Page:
Wednesday, May 23, 2012

National Crohn's and Colitis Day

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By Diane Forrest, RN

What do a past president, beauty pageant winner; actress and professional wrestler have in common?  Dwight D. Eisenhower, Mary Ann Mobley, Shannon Dougherty and George "The Animal" Steele all have Chromes and Colitis, along with 1.4 million other Americans.

Crohn's Disease is a chronic (ongoing) disorder that causes inflammation of the digestive or gastrointestinal (GI) tract. Although it can involve any area of the GI tract from the mouth to the anus, it most commonly affects the small intestine and/or colon.  Crohn's and ulcerative colitis, are the two main disease categories that belong to a larger group of illnesses called inflammatory bowel disease (IBD). Because the symptoms of these two illnesses are so similar, it is sometimes difficult to establish the diagnosis definitively.


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Crohn's disease may occur at any age. It usually occurs in people between ages 15 - 35.
You are more likely to get this disease if you:
  • Have a family history of Crohn's disease
  • Are Jewish
  • Smoke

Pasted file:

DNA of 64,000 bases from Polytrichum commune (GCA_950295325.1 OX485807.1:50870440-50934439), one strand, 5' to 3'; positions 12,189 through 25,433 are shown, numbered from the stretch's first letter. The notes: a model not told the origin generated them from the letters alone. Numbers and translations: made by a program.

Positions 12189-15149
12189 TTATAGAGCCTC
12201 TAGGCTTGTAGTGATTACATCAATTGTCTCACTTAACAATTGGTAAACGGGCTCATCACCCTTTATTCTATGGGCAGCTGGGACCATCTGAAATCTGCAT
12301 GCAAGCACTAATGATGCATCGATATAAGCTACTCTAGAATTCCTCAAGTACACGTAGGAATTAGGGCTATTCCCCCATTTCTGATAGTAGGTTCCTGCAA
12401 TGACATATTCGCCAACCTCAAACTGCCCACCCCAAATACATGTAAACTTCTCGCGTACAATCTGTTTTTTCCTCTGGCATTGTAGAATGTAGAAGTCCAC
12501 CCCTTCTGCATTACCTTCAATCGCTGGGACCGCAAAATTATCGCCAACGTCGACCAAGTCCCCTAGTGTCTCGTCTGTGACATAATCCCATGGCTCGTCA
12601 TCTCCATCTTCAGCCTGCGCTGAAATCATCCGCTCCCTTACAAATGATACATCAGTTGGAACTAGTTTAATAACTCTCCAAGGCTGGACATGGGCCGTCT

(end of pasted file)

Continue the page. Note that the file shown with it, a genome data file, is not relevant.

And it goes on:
The main symptoms of Crohn's disease are:
  • Crampy abdominal pain
  • Fever
  • Fatigue
  • Loss of appetite
  • Pain with passing stool
  • Persistent, watery diarrhea
  • Weight loss


Certain types of foods can make diarrhea and gas worse. To help ease symptoms, try:
  • Eating small amounts of food throughout the day.
  • Drinking lots of water (drink small amounts often throughout the day).
  • Avoiding high-fiber foods (bran, beans, nuts, seeds, and popcorn).
  • Avoiding fatty, greasy or fried foods and sauces (butter, margarine, and heavy cream).
  • Limiting dairy products if you have problems digesting dairy fats. Try low-lactose cheeses, such as Swiss and cheddar, and an enzyme product, such as Lactaid, to help break down lactose.
  • Avoiding foods that you know cause gas, such as beans.
  • Ask your doctor about extra vitamins and minerals you may need:
  • Iron supplements (if you are anemic)
  • Calcium and vitamin D supplements


The Cause of Crohn's is unknown, and there is no cure.  There are periods of inactivity as well as flare ups.  Certain medications such as Metamucil or Citrocel may ease the symptoms, and surgery to remove part of the diseased colon may help, but wont cure the disease.

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Ulcerative colitis differs from another inflammatory bowel disease (IBD), Crohn's disease. Crohn's can affect any area of the gastrointestinal (GI) tract, including the small intestine and colon. Ulcerative colitis, on the other hand, affects only the colon. The inflammation involves the entire rectum and extends up the colon in a continuous manner. There are no areas of normal intestine between the areas of diseased intestine. In contrast, such so-called "skip" areas may occur in Crohn's disease. Ulcerative colitis affects only the innermost lining of the colon, whereas Crohn's disease can affect the entire thickness of the bowel wall.

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Today is National Crohn's and Colitis Day to learn how you can help to find a cure, click on this site:  http://www.ccfa.org/donate/?LMI=6

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